Pueblo inglés

Trip Start May 30, 2008
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18
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Trip End Nov 02, 2008


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Where I stayed
Valdelavilla

Flag of Spain and Canary Islands  , Castile-León,
Saturday, July 12, 2008

Headed to the Pueblo inglés meeting point without any clue of what lay ahead of me for the week. I knew there would be a lot of talking but beyond that, I wasnīt sure how the experience would turn out. I caught a taxi with Eric and Helen, anglos who I had met the day before. There were a few dramas (Helenīs alarm didnīt work so they slept in; I was waiting with my luggage next to a garden when the high powered sprinklers decided to turn on). We made it to the bus stop and checked out the other people standing around. I decided to bite the bullet and have a chat, so spoke to a group of three girls, Alicia, Patricia and Ana. Sat next to Alicia on the bus, and, while we were supposed to chat the whole way in english,our respective hangovers made it slightly difficult.

After 4 hours on the bus, we arrived at an old abandoned villiage in the North of Spain in Soria, that has been recently turned into a hotel - Valdelavilla. Itīs an amazing place, views across the mountains, old cobbled streets and cute little houses built with yellow bricks. After a massive 3 course lunch with vino (eating and drinking featured heavily throughout the week), we did a bit of a meet and greet, then checked out our rooms. God, to have my own room was such heaven. I could leave my ipod on charge without worrying it was going to get stolen and I didnīt get woken up by a chorus of snoring or rustling plastic bags in the night. I donīt know how Iīm going to cope returning to the real world.

Over the next few days, we had a fairly structured schedule - breakfast (sitting 2 anglos with 2 spaniards), then an hour one on one with a different spaniard discussing whatever we wanted to talk about, then a massive lunch, siesta, group activity and more one to ones. Then a massive dinner and drinks in the bar. Sounds difficult, huh? For the Spaniards , speaking in English nonstop all day must have been unbelievably tiring. But for me, it was fantastic, like a holiday but more talking.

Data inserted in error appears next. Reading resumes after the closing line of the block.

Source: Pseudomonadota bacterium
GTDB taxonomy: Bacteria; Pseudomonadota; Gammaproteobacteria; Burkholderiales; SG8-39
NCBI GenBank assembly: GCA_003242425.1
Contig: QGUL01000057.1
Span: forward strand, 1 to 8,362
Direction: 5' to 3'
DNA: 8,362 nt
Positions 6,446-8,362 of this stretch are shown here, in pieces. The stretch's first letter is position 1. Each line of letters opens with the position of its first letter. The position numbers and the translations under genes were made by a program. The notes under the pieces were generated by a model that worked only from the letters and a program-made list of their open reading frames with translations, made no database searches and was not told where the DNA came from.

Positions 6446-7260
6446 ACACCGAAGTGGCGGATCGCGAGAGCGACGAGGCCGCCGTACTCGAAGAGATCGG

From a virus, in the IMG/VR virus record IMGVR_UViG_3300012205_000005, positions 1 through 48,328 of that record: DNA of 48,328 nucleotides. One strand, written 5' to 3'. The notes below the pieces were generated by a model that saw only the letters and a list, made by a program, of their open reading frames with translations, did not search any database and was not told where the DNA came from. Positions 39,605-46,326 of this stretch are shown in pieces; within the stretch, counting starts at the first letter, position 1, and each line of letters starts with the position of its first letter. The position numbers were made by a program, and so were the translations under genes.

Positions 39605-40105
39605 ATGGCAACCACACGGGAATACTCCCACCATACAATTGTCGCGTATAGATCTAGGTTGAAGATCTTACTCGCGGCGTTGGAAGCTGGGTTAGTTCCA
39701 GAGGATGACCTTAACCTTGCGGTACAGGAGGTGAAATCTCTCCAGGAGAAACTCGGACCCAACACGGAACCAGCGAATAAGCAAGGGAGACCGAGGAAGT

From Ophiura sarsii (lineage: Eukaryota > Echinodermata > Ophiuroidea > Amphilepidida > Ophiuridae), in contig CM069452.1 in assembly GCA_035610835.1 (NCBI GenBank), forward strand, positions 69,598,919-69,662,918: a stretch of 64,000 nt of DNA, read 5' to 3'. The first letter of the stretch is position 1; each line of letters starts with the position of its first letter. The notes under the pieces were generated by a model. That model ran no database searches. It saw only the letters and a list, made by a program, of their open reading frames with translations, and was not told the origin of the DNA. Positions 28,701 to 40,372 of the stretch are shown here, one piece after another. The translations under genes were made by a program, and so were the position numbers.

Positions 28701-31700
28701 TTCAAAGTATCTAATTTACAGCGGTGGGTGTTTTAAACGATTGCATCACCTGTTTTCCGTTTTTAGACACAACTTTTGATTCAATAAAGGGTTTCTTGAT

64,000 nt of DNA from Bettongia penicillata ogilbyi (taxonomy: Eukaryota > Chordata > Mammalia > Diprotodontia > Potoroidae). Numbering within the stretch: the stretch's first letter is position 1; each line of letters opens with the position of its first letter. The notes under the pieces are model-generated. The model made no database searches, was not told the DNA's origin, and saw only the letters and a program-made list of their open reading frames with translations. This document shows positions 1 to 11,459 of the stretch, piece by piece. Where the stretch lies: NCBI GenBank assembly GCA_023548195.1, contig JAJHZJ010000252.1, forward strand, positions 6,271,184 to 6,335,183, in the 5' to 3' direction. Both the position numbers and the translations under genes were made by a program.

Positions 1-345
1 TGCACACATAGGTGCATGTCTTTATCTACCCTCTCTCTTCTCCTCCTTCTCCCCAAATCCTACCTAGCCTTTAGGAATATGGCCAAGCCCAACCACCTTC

It was also great to have time to myself. I got up early a few mornings and went for a run in the beautiful countryside. Thereīs a special magic in the mornings, a sparkle in the trees, a quiet in the fields, that the sun burns off later in the day. Even though it was a struggle some mornings, I found getting up and running was so peaceful and calming - it was definitely worth it. Plus, I had to work off all that food and wine somehow.!

Anglos were encouraged to perform or speak to the group before dinner if they had something to share. There were wine tastings, seviana dancing, drumming sessions, and, of course, a hooping demo by me. Everyone was really into it, and about 6 people have told me they want to start hooping after having a go with mine.

The one-to-one sessions were a great opportunity for me to pick the brains of the Spaniards for travel advice. Theyīve planned out my whole next two weeks, and given me heaps of tips for places to see in Seville, Granada, Valencia, Ibiza and Barcelona. Loving the local knowledge.

The sessions were also a bit of an eye opener for me. It sounds so obvious, but I couldnīt believe how much I had in common with the spanish. By the end of the week, I really felt like Iīd made some good friends, and hopefully, if I ever return to Madrid Iīve got some mates to stay with. Also picked up a few spanish words (mostly rude ones) and now understand much better how to pronounce the language.

Yesterday I had a bit of a tear in my eye when we had to leave. To get so close to so many people in such a short time is amazing, but the time flew by so quickly for me. Iīd definitely do the program again, if I got the chance.
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